** For those of you playing at home, the number of words in that sentence was 49.

***(For those of you who are not wing-ding literate, the characters shown emulate the following letters (in no particular order of course): p-o-l-i-t-i-c-a-l- c-o-r-r-u-p-t-i-o-n)

Saturday, December 24, 2005

Another Christmas...

...and another bar of soap.

But then again...

It's Christmas!
And it's time to hand out the presents!

To KJ: A sweet, sweet, law suit (taken pro bono, of course) that slaps the ACLU silly and results in allowing one's faith in God to once again be expressed wherever, whenever and however one so chooses, in accordance with the designs of those who framed the Constitution. Plus attorney’s fees. And…as a kicker...a package of tax breaks.

To Pile On: One more year of Roger Clemons pitching for the Astros. And (in a few short years…trust me) to have Nolan Ryan’s grandson marry the fetching Ms. Onlette and produce the next Texan to win 30-games and the Cy Young.

To Cassandra: A phone that never rings. A clock that never ticks. A cup of fresh, fragrant coffee always within your reach. And the peace and quiet necessary for you to become the truly great writer that yet slumbers within you. And two reams of paper to get your a** started.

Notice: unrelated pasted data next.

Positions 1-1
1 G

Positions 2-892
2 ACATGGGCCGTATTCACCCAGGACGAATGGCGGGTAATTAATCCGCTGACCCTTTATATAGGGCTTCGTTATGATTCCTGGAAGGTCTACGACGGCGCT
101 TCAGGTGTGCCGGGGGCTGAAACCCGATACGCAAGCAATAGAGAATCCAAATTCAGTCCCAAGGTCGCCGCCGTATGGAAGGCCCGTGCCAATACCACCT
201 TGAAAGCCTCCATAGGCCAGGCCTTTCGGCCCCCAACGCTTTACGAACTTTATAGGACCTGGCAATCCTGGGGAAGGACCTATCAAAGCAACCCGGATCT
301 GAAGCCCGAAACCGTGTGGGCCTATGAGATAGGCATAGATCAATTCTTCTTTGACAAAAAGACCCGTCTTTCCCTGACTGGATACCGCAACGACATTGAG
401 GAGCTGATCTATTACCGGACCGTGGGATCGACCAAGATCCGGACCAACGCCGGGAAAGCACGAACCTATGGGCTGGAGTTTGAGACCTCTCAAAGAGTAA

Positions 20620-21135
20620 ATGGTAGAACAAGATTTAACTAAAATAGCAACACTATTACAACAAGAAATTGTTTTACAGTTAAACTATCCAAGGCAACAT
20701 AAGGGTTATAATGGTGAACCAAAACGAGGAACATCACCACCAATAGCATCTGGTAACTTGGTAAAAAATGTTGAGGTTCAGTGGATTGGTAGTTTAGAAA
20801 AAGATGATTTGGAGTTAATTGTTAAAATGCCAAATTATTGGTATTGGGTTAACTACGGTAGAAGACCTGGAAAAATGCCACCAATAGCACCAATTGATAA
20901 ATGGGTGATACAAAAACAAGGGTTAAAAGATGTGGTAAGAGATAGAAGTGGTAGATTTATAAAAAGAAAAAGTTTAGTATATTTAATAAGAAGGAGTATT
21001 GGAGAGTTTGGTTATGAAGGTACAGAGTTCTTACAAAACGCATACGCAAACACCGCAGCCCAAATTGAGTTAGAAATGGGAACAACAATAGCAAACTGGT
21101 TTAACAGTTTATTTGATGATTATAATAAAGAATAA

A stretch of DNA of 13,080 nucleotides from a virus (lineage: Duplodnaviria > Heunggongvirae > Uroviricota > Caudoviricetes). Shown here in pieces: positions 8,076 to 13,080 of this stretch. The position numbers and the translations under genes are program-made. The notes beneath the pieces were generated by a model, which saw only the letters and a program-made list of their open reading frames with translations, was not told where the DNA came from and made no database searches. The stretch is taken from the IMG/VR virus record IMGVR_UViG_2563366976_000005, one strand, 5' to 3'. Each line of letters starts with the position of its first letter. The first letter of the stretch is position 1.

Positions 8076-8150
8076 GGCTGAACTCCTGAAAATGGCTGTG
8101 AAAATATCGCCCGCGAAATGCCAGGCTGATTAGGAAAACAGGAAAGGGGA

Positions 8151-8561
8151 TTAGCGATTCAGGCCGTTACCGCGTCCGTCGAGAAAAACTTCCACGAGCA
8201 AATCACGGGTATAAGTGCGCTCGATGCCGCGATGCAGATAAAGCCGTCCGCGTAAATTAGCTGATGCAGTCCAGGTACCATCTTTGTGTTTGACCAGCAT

To a former european: French lessons.

To Cricket: Wood smoke and oranges. It is the perfume of contentment. Enjoy.

To Portia: A cab whenever you raise your hand. A walk across the Brooklyn Bridge in the spring sunshine. A view of the River. A view of the Park. Fresh bagels and shashimi. Lunch at the Carnegie Deli. And Johnny Damon.

To Masked Menace: A couple of more years on your mush. For crying out loud, you look like a freakin’ kid, MM. And lose the cat. We hate cats because we own four of the evil bastards.

Okay. So I'm jealous. Get over it.

To Pooke: EasyPass, baby. Your whole life on Easy Pass. Easy Pass and an open lane.

To Liberal Larry: Penis enhancement. It may help clear up a bunch of things, Lar.

And to my vastly under-appreciated readers from their plainly over-served host: Merry Christmas, peoples. I hope you get want you wanted. And if not, that you at least get some new underwear.

God bless us all, everyone.
Merry Christmas.

I love you guys.

I Might As Well Get This Over With...

You are dead to me Damon.
DEAD. D-E-D dead.

Merry $%$#@$ Christmas, a**hole.

We now return to our regularly scheduled Christmas cheer.

I feel much better now.